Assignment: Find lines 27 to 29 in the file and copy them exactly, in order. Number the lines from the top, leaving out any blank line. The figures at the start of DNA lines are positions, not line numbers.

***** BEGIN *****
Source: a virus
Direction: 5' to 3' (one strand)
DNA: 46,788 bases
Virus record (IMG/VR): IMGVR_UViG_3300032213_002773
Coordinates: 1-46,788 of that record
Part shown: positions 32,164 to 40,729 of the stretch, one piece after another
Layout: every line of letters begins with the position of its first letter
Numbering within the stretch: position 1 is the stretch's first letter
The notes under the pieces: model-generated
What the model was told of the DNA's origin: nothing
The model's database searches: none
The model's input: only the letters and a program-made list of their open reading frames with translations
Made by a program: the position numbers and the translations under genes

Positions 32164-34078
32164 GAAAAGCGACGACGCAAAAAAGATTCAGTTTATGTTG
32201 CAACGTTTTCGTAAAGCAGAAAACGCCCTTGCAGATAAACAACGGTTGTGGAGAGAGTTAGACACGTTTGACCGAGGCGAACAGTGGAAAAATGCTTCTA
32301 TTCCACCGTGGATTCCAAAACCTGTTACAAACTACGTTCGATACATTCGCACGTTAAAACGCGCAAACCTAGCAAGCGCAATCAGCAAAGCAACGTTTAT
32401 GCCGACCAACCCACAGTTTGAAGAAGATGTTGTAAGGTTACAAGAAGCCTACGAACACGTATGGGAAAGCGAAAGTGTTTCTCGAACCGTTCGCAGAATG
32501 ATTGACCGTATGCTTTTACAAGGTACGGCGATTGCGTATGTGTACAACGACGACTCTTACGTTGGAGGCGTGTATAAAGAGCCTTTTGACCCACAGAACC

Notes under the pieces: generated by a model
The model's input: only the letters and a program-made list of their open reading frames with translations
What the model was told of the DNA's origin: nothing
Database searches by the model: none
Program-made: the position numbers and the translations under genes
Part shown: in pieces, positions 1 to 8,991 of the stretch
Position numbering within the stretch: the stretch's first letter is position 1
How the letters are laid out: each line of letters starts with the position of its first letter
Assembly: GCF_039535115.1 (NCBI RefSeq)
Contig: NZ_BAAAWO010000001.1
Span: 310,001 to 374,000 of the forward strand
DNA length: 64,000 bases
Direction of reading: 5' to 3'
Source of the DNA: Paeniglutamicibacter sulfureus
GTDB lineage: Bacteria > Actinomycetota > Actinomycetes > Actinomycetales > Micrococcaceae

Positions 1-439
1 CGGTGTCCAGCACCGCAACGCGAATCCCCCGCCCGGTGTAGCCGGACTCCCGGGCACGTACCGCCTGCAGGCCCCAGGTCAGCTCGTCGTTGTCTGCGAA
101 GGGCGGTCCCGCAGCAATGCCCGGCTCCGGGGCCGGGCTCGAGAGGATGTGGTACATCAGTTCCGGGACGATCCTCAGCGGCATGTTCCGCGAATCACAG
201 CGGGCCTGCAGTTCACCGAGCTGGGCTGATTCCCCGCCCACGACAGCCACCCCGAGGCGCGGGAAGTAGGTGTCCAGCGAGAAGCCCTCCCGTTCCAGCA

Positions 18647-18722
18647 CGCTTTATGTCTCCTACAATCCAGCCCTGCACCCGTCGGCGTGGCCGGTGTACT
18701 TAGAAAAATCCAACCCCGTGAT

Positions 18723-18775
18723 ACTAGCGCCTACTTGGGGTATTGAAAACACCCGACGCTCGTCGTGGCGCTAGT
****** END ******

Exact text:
How the letters are laid out: each line of letters starts with the position of its first letter
Assembly: GCF_039535115.1 (NCBI RefSeq)
Contig: NZ_BAAAWO010000001.1